Heathrow’s proposals for consideration by the Airports Commission for a third runway have been published today, setting out 3 separate sets of plans for a runway to the North, North West or South West of the airport. But the airport’s case rests on a series of half truths and promises not backed by evidence.
The airport claims that the expansion would be consistent with EU and UK climate change commitments. But its case rests on a speculative ‘CO2 road map’ drawn up by the aviation industry itself and assuming far more optimistic progress on biofuels and aircraft technology than official forecasts. Forecasts from the Department for Transport show that even without constructing new runways, aviation emissions are set to exceed the level that independent advisers the Committee on Climate Change(CCC) have declared to be compatible with the Climate Change Act.
While the roadmap from the industry organisation Sustainable Aviation promises a 0% increase in emissions despite a doubling in passenger numbers, the CCC recently highlighted to the Airports Commission that its own assessment of the likely emission reductions in the sector is less optimistic and would require passenger numbers to be constrained at no more than 60% growth over their 2005 levels. Government forecasts are that even without any new runways, growth in passengers will exceed this level; the number is currently set to grow by 93% by 2050, given the available capacity at airports such as Gatwick, Stansted, and regional airports outside the South East.
On noise, Heathrow’s proposals suggest that the number of people affected will fall over time, even with a new runway. But their analysis is based on the number of people in the 57 Leq noise contour, a measure that has been widely discredited as a marker of the point at which community annoyance sets in. Even with 2 runways, Heathrow scores worst of any UK airport under a range of noise metrics being considered by the Airports Commission, and more people are affected by noise from Heathrow than from any other European airport.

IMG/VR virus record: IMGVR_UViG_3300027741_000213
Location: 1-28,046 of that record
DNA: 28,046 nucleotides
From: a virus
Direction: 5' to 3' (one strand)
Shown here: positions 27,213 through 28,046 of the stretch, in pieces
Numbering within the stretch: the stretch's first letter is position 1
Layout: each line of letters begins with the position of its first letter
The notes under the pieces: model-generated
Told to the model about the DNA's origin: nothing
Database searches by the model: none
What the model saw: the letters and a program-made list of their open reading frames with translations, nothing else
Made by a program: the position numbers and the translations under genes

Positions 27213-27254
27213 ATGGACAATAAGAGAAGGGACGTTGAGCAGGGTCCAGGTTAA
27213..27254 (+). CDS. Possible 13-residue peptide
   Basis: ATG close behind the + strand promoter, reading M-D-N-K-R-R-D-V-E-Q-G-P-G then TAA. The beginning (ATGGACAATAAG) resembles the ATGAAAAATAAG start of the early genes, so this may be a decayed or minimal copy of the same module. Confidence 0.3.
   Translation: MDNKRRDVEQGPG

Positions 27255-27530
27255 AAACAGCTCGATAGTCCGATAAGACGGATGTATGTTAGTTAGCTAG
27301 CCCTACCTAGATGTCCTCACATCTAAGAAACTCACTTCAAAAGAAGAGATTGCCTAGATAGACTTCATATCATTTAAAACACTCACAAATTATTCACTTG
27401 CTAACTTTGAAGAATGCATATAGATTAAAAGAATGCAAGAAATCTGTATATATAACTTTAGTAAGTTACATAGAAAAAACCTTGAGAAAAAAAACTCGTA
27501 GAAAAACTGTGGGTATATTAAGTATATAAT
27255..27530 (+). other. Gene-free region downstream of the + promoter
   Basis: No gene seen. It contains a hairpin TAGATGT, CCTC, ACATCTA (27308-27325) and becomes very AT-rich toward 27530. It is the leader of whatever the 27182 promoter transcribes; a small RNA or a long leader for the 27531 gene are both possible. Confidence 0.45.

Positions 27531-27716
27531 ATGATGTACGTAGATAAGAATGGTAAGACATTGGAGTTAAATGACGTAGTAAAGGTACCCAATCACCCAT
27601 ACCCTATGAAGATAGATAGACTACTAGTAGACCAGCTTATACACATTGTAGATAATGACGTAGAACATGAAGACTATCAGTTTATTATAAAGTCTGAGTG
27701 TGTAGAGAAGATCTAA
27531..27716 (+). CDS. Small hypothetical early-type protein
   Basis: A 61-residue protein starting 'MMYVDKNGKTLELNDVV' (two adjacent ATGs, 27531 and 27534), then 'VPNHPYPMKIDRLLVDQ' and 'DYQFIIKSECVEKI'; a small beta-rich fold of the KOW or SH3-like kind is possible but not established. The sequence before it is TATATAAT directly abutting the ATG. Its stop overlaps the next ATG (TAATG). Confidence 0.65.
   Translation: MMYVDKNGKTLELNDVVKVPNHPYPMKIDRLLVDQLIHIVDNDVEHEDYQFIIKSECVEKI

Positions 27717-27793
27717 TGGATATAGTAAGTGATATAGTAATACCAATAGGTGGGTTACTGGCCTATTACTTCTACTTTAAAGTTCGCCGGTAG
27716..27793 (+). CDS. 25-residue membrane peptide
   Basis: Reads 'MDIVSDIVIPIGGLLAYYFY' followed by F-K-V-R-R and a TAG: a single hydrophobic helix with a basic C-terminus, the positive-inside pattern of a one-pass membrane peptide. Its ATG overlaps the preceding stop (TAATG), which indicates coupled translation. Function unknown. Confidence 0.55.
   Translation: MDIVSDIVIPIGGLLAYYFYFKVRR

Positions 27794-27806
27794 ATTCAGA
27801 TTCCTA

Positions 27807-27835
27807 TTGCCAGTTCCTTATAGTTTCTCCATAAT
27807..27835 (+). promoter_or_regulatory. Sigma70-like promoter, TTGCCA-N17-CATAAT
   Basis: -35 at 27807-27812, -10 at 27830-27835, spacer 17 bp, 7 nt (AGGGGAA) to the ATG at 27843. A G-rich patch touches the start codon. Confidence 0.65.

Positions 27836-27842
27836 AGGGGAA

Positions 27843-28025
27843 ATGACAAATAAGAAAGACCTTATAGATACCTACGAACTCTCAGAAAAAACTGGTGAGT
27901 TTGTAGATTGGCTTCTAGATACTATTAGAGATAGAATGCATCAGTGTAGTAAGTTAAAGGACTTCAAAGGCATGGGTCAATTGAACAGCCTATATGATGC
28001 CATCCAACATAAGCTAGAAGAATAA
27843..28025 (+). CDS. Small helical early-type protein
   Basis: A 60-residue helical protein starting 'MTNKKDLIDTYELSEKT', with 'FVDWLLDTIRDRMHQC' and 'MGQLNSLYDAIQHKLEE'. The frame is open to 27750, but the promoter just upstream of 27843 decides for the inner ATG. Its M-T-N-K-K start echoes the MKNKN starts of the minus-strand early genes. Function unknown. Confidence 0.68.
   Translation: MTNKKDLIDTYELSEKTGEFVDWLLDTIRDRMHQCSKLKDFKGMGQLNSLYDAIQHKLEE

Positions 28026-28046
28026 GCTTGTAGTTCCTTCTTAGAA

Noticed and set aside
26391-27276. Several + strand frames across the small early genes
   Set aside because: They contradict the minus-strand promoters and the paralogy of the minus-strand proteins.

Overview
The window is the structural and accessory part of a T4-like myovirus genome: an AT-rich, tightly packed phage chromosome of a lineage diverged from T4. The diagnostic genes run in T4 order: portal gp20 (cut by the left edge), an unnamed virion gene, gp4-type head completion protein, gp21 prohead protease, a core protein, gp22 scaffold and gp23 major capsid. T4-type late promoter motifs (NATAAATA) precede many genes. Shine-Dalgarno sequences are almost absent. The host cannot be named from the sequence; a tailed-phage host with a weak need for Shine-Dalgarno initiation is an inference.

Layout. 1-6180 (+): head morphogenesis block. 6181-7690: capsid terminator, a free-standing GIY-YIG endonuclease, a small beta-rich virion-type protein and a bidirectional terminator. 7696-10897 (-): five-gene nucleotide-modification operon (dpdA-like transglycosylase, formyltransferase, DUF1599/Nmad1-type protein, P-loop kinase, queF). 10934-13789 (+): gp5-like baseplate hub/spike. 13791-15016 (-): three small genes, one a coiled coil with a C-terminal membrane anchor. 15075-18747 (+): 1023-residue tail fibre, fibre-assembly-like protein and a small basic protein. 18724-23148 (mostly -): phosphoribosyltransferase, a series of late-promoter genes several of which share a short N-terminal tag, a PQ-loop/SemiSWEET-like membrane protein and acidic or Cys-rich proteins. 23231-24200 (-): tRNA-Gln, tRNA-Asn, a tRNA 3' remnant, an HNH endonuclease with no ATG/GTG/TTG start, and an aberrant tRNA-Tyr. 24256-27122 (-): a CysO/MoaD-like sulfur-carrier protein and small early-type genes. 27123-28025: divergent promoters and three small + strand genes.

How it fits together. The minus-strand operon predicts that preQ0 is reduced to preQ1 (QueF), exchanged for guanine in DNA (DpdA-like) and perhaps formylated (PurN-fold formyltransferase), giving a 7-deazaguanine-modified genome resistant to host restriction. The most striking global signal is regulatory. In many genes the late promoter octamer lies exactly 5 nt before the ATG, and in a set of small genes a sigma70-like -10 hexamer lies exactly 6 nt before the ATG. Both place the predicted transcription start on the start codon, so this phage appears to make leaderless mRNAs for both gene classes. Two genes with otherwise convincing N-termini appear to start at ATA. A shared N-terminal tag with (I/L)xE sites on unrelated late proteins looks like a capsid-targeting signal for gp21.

In relation to air pollution, the airport’s claims that even with a third runway it can bring Heathrow’s emissions to within legal limits are undermined by evidence from the past decade that anticipated improvements, particularly from road vehicles which are responsible for a large proportion of emissions in the Heathrow area, have failed to materialise. As a result the area around Heathrow, alongside some parts of central London, remains in breach of EU air pollution laws, leaving open the possibility of heavy fines imposed by Europe. The UK Supreme Court recently ruled that the Government had failed in its legal duty to protect people from the harmful effects of air pollution.
Finally, Heathrow makes the argument that more flights are needed to boost economic growth and trade with emerging economies. But research from the independent consultancy CE Delft published earlier this year found that for developed economies, any correlation between the amount of flying and economic activity is a result of increased demand for air travel, rather than there being any increase in trade as a result of laying on either additional flights, or flights to new locations, including emerging economies. While it clearly benefits Heathrow for travellers to use it as a hub to travel on to other destinations, there is no obvious benefit to UK businesses in hubbing via Heathrow rather than an alternative airport in Europe.
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